The importance of Wagner's Ring
Richard Wagner’s four-part musical drama, The Ring of the Nibelung, can justifiably be called the Holy Grail of art criticism. It is not only the most extensive in scope of all the canonical stage-works in the Western theatrical and operatic traditions, but is arguably the most comprehensive vision of the human experience presented on any stage since its premier in 1876. It remains the single work of art which most fully expresses that angst which is the hallmark of the modern world. Its great magnitude is a tribute to Wagner’s evident belief that in it, he was unveiling a world-myth (i.e., disclosing the essence of universal human nature, which he described as the “purely-human”) beneath the façade of diversity in the world’s distinct languages, cultures, religions, traditions, customs, and modes of government. What it means, and how its musical motifs carry or express this meaning, is still to be determined after more than 130 years’ effort. A key purpose of the present study is to demonstrate how completely absurd it is to treat it as just another opera, and that it can best be understood as a work of drama expressing a unified philosophy or world-view.
The Ring remains a mystery to this day, and is what Deryck Cooke called a “problematic” work (like Hamlet or Goethe’s Faust). [Cooke: P. 12-13] Given its world-historical importance, it is astonishing that no study has yet been produced which comprehends the entirety of the drama and its music. George Bernard Shaw’s Socialist, and Robert Donington’s Jungian interpretations are universally regarded as one-sided and incomplete today, and the most serious effort to encompass the entire work in a single study, by Deryck Cooke, was left incomplete by his premature death. For the most part students and admirers of the work now remain content to enjoy it in the theater without troubling themselves further about any deeper meaning. It is generally assumed that it is too densely packed with a variety of sometimes contradictory meanings, on multiple levels, which are in any case largely subliminal and therefore inaccessible to reasoned discussion, to be grasped as a whole.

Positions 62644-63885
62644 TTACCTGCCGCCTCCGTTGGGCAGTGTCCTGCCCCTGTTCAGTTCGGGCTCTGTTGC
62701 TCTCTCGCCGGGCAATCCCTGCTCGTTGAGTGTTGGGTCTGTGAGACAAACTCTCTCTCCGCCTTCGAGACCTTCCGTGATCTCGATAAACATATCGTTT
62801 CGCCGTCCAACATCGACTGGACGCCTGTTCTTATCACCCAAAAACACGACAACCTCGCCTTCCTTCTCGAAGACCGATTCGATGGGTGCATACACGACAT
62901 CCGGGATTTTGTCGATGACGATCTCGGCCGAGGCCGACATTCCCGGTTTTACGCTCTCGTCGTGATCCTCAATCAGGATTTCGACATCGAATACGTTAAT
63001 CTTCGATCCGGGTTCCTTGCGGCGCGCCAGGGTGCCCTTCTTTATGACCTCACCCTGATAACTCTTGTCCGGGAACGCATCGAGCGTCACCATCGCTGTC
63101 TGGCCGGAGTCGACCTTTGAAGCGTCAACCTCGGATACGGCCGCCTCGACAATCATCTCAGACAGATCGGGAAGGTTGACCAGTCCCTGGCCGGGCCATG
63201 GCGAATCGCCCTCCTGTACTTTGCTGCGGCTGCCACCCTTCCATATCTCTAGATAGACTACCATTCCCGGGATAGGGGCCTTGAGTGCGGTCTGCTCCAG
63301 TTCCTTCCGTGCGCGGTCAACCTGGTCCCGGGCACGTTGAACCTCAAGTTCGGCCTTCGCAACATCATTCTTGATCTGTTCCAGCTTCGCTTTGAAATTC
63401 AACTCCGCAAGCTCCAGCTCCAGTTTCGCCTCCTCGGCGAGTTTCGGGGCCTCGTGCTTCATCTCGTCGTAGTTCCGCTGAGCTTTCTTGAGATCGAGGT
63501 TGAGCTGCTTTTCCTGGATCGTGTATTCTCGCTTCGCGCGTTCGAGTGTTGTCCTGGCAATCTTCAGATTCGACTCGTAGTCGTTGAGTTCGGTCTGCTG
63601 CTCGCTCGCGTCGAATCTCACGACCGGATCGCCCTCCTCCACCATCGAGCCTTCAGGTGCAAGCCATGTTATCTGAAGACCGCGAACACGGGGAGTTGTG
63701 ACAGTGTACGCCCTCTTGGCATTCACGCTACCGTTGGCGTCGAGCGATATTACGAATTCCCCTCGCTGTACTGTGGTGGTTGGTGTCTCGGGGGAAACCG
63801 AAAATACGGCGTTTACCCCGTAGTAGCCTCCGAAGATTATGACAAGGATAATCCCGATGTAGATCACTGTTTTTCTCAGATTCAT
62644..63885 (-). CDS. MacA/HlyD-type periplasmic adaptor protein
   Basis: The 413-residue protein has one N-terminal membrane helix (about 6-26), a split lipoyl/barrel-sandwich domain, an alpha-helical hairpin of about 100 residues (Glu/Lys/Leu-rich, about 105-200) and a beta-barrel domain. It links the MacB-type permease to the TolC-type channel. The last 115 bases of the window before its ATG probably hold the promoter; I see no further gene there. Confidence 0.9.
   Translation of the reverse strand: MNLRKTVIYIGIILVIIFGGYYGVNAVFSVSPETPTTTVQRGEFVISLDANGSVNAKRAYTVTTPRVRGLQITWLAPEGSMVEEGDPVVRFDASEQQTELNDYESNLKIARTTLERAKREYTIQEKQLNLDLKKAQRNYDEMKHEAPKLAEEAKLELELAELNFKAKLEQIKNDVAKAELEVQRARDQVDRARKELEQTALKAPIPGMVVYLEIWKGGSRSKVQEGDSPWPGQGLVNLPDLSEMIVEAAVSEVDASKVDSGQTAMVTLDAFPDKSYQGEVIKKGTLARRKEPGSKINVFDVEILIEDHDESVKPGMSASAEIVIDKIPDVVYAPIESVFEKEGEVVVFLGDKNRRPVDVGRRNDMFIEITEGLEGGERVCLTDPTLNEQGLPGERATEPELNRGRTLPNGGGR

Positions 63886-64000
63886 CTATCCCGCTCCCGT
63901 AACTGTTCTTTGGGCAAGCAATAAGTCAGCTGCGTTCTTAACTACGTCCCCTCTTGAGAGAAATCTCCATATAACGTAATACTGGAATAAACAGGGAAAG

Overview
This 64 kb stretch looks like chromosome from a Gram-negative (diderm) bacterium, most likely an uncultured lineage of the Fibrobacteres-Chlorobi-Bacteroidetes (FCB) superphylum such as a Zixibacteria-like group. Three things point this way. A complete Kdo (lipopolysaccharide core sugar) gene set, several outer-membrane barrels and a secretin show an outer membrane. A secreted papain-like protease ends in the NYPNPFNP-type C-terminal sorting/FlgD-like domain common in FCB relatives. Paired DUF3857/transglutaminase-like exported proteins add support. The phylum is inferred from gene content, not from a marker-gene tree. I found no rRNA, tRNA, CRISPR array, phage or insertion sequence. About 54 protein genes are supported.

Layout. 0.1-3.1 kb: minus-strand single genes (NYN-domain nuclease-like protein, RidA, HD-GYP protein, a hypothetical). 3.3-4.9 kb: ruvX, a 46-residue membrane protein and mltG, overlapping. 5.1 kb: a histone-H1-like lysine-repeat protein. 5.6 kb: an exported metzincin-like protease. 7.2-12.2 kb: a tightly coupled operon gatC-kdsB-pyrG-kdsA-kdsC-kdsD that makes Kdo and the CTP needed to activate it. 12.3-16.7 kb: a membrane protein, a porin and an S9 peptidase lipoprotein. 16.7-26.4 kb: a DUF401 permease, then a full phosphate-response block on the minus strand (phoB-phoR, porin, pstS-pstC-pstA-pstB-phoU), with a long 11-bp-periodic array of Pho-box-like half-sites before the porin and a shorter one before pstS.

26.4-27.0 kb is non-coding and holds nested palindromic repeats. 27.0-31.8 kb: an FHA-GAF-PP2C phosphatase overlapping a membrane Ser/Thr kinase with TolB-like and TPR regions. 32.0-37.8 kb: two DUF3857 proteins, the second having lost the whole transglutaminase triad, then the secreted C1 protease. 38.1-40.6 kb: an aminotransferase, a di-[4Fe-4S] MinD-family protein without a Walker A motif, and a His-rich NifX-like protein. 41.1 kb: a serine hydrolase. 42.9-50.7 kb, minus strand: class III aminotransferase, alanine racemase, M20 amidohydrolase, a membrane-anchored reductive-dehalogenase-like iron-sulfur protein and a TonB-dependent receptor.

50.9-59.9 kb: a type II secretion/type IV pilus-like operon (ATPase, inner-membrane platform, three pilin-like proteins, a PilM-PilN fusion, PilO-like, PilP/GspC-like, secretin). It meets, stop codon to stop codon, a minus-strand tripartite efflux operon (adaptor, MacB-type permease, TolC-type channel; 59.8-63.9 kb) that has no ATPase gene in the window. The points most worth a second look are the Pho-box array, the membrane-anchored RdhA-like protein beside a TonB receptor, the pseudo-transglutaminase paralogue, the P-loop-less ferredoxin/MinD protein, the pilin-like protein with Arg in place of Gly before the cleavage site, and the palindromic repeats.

Warren Darcy, in his Wagner’s ‘Das Rheingold’ (1993), noting that Deryck Cooke “… proposed to follow Wagner’s own suggestion … that the transformation of each [musical] motif should be pursued carefully ‘through all the changing passions of the four-part drama,’ ” observed that “unfortunately, Cooke died before he could carry out this task, and no one else has attempted it.” [Darcy: P. 50] Cooke himself, speaking - in his I Saw the World End (1976) - of a particular example of the confusion Wagner caused by associating a single musical motif with two passages of text from the Ring poem which seem conceptually inconsistent, stated that “… there are many others in the Ring, all of which lead away from their immediate dramatic contexts to the whole involved story, and to its complex tangle of symbols, which seem intended to bring some great revelation but has always eluded our understanding.” [Cooke: P. 10] It appears, then, that much of the Ring’s meaning remains unconscious for its audience, something “felt” but not “thought.” On this subject, Michael Tanner, in his Wagner (1996), quotes Hans Keller: “ ‘Wagner’s music, like none other before or after him, let what Freud called the dynamic unconscious, normally inaccessible, erupt with a clarity and indeed seductiveness which will always be likely to arouse as much resistance (to the listener’s own unconscious) as its sheer power creates enthusiasm.’ “